Who is Judge Holden then? Its our friend Logan, the unkillable, immortal, killing machine. Like the Judge, everyone that comes into Logan’s orbit eventually seems to die. Logan was the last of the X-Men, like the Judge was the sole survivor of the Glanton Gang. In particular, Judge Holden appears as the younger cloned version of Logan, the X-24.
Hey, but Logan is a good guy! And he is. In a way he is “the Kid” of Blood Meridian, the least worst, most self-aware of the cutthroats, who has aged into a wiser form by the end of that book. But in his potential for death and destruction, and his method of violence, Logan is a god of war, like the Judge. And it is Logan’s clone, X-24, that kills Professor Xavier and many others in the film. Because Logan, and superheroes generally, are not the saviors we make them out to be. Mangold has Logan deliver the indictment himself, as he verbally shreds the mythologized exploits of the X-Men as portrayed in the films meta-version of the X-Men comic books.
Mangold was upfront in his interviews about wanting to de-mythologize the superhero genre, as has already been done for Western in movies like Unforgiven or his own version of 3:10 to Yuma. In more recent Western, cowboys are not Knights of the Plain. They are survivors, opportunists, and flawed all the way around. And because they rely on violence, often indiscriminate killers as a result.
And this is why the Shane references are a misdirection on Mangold’s part. Because unlike Shane, Logan brings death to those he means to help. This is demonstrated with the fate of the Munson family, who are a stand in for the Starret family of Shane. Laura is not Joey, Joey is the doomed son Nate Munson. Logan draws the Reavers to their home, and is powerless to stop his clone from killing this version of the Starrets. He even gets a bunch of local bullies killed, as he provoked them with an earlier display of violence, and they show up in time for the X-24 to off them too.
Many reviewers, while praising Logan, expressed discomfort with the level of violence. You are supposed to feel this way. The violence in Logan is the most extreme of all the X-Men movies, and nearly all superhero movies. It deliberately mimics the level of violence in Blood Meridian. You are not supposed to revel in it, and I have to say I am a bit disappointed in some who hold up the young Laura as some sort of female empowerment figure. If superheroes really existed, they would leave a trail of death and destruction in their wake that dwarfs anything done by ISIS.
Logan is not the first effort to de-mythologize the super-hero genre. Alan Moore did this with Watchmen, which was later adapted into a film. Moore’s caped crusaders are very human and fail to achieve anything. The ending offers only an illusion of hope, which is better described as “progress.”
Logan differs from Watchmen in that there is a real message of hope at the end. I am not the first to note the religious sensibilities of the film. As I watched, I found myself counting how many times Logan fell down or laid down and lost consciousness in the last act. Three, I believe. And the choice of death was quite interesting: impalement on a tree, with a final stab in the side from the X-24.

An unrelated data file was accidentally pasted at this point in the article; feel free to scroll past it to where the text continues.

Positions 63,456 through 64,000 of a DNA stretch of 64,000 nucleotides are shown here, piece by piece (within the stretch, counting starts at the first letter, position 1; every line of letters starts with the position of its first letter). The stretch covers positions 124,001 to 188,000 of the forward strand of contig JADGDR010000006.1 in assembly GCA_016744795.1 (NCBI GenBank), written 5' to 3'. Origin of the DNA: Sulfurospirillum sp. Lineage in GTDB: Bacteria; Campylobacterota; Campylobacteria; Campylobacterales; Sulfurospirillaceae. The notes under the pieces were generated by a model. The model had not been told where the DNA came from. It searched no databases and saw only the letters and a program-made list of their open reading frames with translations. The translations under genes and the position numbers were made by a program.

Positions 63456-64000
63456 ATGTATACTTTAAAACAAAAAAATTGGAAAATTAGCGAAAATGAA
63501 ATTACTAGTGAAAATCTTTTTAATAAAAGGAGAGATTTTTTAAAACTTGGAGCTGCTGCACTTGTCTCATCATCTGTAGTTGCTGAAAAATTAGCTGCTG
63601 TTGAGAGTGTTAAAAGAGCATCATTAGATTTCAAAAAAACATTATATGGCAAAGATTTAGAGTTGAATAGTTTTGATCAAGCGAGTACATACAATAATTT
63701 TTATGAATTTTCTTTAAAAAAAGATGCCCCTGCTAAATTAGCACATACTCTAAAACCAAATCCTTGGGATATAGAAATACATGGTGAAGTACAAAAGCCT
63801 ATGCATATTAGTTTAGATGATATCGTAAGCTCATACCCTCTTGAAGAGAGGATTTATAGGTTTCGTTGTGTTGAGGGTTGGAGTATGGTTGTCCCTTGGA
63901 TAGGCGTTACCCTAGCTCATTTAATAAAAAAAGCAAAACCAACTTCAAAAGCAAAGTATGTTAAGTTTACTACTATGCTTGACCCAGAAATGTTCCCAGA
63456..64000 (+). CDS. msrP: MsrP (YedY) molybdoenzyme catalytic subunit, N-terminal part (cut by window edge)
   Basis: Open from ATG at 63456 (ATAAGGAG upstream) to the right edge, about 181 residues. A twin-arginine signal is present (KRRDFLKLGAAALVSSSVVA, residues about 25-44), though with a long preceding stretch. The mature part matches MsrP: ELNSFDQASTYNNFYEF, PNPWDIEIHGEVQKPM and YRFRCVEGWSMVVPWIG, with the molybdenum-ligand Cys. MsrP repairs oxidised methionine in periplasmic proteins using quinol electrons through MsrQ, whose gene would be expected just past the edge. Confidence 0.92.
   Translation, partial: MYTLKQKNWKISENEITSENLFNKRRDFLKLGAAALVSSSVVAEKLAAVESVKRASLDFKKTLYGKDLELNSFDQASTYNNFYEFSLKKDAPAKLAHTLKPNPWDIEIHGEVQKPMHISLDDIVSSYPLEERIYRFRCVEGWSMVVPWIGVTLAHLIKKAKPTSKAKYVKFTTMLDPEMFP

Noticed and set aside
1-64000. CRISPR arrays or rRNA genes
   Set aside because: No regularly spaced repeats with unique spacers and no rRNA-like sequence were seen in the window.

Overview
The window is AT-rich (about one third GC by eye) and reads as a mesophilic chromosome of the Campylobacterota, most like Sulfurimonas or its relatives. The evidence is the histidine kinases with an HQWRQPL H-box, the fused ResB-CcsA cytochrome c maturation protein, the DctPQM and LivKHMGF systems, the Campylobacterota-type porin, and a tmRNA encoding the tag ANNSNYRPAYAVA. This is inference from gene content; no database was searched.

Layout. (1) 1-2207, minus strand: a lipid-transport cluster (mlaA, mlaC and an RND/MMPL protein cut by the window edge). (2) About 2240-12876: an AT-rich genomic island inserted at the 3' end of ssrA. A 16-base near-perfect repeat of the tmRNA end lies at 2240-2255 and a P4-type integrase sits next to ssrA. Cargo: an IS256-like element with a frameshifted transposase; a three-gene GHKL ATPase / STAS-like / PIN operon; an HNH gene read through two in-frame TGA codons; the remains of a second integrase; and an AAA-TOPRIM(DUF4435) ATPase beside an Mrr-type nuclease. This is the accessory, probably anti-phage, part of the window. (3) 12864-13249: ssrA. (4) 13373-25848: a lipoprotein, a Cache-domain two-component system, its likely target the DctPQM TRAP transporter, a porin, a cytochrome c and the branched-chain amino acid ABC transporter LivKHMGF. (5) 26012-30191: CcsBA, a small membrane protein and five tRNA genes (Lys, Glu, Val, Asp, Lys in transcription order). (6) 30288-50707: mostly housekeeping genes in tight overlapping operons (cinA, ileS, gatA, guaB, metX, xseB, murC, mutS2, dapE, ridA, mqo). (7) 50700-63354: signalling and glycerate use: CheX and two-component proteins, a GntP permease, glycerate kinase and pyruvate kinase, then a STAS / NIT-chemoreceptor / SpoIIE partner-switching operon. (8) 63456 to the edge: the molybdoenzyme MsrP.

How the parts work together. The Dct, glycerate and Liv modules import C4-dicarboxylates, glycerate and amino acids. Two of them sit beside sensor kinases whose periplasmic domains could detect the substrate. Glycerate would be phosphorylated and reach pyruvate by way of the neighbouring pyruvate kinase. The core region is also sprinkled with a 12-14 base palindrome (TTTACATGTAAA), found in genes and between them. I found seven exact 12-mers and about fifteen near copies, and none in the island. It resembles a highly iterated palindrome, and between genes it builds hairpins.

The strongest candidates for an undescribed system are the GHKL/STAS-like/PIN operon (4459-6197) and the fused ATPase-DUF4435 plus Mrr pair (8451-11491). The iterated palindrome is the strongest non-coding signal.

In his review, Mr. Vishnevestky notes that Logan is certainly no Christ figure. I agree, he is far more a Peter, futilely hacking away with his sword at an endless stream of enemies, or a good thief, worried about money and material things. But whether thief or Peter, in the end he embraces love and submits to death.
Atheists sometimes complain that Christians wind up seeing religious symbols where they do not exist. And its true to an extent, but also not true. If you want us to stop seeing them, then stop using them. Even Palpatine can’t stop himself when talking about his mentor in Revenge of the Sith, who used his powers to save those he loved from death: “He saved others, he could not save himself.” Actually that’s Matthew 27:42.
What Palpatine said was: He could save others from death, but not himself.” Big difference, right? Perhaps George Lucas is a closet Christian, and wanted to sneak in an allusion to Lazarus and Jesus. I do not know. And I don’t presume to know Mr. Mangold and his fellow screenwriters’ religious views, but as I discussed in a prior review, it would not be the first time non-Christian Hollywood directors explored Christianity in an indirect way.
So I go to these movies, and watch the hero sacrificing himself and/or dying and coming back to life, and having a happy ending. You cannot get away from it, whether its Harry Potter in the Deathly Hallows or Flynn Rider in Tangled. I could make a very long list. And our stories were not always this way. Before the Incarnation, the choice for Drama in the West was either Tragedy or Comedy, death or absurdity. And it was believed these forms were god given, from the muses Melpomene (tragedy) and Thalia (comedy).
But now things have changed. Just like the Roman roads were put to use to spread the Word, so are all mediums curved towards His purpose, whether you want it or not. So it’s not really Hollywood’s fault that they keep inviting an inconvenient guest into their movies. While we live on our surface, Jesus is living rent free in that space inside your heart. Like a good general, he is the master of your interior lines, and can meet you on whatever ground you choose: the workplace, films, books, etc. All your bases belong to Him.
And he is there to welcome us, but first you must become like a little child to receive him. So we are left with a message of hope, as Laura and her fellow children return to Eden, or Heaven. If the studios have any decency, we won’t see any sequels with a grown-up Laura dealing death and destruction. You aren’t supposed to return from the Undiscovered Country.
So, goodbye Laura, and don’t ever come back.